Turkey, Saudi urge Lebanese to preserve government
Jan 13, 2011 - 12:00 am GMT+3
by Jan 13, 2011 12:00 am
Turkey and Saudi Arabia urged Lebanon Wednesday to keep its unity government intact after Hezbollah and its allies threatened to walk out over a UN probe into the killing of former premier Rafiq Hariri.
Saudi Foreign Minister Prince Saud al-Faisal warned that the prospect of political instability posed "a great danger" for Lebanon and the region.
"If the resignations materialise, if there is a split... this may lead to a conflict... And this poses a great danger... Lebanon may face the problems it faced before and this will affect the countries in the region," he said through an interpreter.
"We wish that those resignations do not happen," he said, speaking at a joint news conference with Turkish counterpart Ahmet Davutoglu.
Lebanon's Health Minister Mohamad Jawad Khalifeh, whose Amal party is allied with Hezbollah, said earlier that 11 ministers would resign Wednesday unless the cabinet convenes to discuss a long-running standoff over the UN-backed Special Tribunal for Lebanon (STL).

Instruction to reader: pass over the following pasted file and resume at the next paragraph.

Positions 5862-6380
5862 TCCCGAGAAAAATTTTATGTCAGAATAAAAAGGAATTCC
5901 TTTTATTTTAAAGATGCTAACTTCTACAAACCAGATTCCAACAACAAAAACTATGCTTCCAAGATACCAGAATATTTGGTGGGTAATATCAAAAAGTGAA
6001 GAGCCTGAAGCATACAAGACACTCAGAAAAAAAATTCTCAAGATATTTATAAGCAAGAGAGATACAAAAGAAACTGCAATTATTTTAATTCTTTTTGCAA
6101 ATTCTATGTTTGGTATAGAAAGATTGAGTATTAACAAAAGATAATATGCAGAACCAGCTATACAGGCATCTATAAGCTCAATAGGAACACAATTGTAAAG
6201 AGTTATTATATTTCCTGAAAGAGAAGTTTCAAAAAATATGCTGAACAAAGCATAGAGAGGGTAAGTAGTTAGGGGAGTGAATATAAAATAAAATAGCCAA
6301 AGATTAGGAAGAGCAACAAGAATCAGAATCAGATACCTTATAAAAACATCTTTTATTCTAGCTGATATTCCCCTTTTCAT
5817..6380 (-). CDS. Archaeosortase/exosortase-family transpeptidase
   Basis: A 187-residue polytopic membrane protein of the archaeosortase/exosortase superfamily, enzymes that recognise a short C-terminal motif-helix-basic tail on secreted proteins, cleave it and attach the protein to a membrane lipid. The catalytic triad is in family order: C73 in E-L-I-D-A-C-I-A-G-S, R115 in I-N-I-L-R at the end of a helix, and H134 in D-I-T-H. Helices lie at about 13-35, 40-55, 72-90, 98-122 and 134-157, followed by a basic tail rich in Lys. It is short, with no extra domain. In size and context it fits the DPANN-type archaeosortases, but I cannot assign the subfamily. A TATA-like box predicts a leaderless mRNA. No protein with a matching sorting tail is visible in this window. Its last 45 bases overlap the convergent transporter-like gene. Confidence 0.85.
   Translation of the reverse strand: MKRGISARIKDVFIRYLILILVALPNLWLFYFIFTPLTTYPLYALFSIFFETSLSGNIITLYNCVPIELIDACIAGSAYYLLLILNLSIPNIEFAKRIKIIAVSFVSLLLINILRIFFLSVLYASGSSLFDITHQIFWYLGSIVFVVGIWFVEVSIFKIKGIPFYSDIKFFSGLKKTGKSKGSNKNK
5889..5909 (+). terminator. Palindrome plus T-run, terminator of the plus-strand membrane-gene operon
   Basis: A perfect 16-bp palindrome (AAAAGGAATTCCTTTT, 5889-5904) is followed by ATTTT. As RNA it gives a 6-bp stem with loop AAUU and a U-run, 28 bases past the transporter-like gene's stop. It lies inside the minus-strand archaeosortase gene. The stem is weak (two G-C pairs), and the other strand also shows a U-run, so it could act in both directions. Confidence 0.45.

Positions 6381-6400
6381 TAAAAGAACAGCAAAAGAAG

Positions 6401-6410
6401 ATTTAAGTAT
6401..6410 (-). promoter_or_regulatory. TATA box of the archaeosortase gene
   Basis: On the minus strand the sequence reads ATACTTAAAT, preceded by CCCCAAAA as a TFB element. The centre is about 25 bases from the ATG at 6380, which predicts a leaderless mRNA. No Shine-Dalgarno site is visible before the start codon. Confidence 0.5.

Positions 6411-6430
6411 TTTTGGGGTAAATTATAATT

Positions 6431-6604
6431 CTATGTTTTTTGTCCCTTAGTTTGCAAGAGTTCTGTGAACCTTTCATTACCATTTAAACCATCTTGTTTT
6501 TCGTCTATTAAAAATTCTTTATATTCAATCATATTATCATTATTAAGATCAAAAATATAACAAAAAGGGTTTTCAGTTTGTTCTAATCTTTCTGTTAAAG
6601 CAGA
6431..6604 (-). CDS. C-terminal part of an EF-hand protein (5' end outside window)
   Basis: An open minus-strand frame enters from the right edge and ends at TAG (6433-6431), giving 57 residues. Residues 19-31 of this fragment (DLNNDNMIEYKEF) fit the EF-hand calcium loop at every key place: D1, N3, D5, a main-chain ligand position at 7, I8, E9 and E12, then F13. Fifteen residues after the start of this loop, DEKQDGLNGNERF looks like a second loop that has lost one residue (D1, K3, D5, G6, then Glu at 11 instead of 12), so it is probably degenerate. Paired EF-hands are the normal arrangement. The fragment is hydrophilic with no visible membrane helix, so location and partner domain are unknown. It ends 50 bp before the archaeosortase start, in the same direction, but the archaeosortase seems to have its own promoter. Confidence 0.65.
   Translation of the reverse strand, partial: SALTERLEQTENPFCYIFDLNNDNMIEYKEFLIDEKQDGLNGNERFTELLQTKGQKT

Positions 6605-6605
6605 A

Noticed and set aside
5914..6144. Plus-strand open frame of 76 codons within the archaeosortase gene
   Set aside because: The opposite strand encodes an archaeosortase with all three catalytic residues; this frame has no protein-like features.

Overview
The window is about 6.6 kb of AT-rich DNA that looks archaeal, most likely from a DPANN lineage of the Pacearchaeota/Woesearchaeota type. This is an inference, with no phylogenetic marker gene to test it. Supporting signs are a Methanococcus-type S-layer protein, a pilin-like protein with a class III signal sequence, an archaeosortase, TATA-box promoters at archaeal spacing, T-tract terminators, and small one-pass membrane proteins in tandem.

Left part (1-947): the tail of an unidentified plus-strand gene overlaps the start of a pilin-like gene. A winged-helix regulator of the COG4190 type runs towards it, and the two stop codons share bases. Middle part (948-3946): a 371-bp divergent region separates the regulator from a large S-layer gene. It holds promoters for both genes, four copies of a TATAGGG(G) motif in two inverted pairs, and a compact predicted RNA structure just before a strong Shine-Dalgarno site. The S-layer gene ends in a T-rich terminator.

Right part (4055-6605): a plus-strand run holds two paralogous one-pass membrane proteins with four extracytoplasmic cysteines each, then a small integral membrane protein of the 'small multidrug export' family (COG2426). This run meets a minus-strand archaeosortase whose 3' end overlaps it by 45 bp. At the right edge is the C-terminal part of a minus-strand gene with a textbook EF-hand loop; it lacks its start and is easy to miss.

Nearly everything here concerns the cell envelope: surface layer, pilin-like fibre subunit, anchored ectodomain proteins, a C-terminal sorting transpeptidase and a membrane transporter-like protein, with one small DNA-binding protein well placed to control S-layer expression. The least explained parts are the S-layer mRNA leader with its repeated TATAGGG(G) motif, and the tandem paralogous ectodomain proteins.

Davutoglu backed a Saudi-Syrian initiative to prevent a crisis and said Turkey was ready to help the hard-won unity government in Beirut to survive.
"The essential effort at the moment is aimed at preventing the escalation of tensions and ensuring that the initiative of Saudi Arabia and Syria succeeds," he said.
Davutoglu said Ankara had been in touch with Lebanese Prime Minister Saad Hariri, son of the slain former premier, and Syrian leaders to discuss the situation.
The Shiite Hezbollah and its allies have for months been pressing the prime minister to disavow the STL on grounds it is part of a US-Israeli plot.
According to unconfirmed press reports, the STL is set to indict senior Hezbollah members in connection with Rafiq Hariri's 2005 assassination.
The standoff between Hariri's camp and Hezbollah has paralysed the government for months and sparked concerns of sectarian violence similar to the one that brought the country close to civil war in May 2008.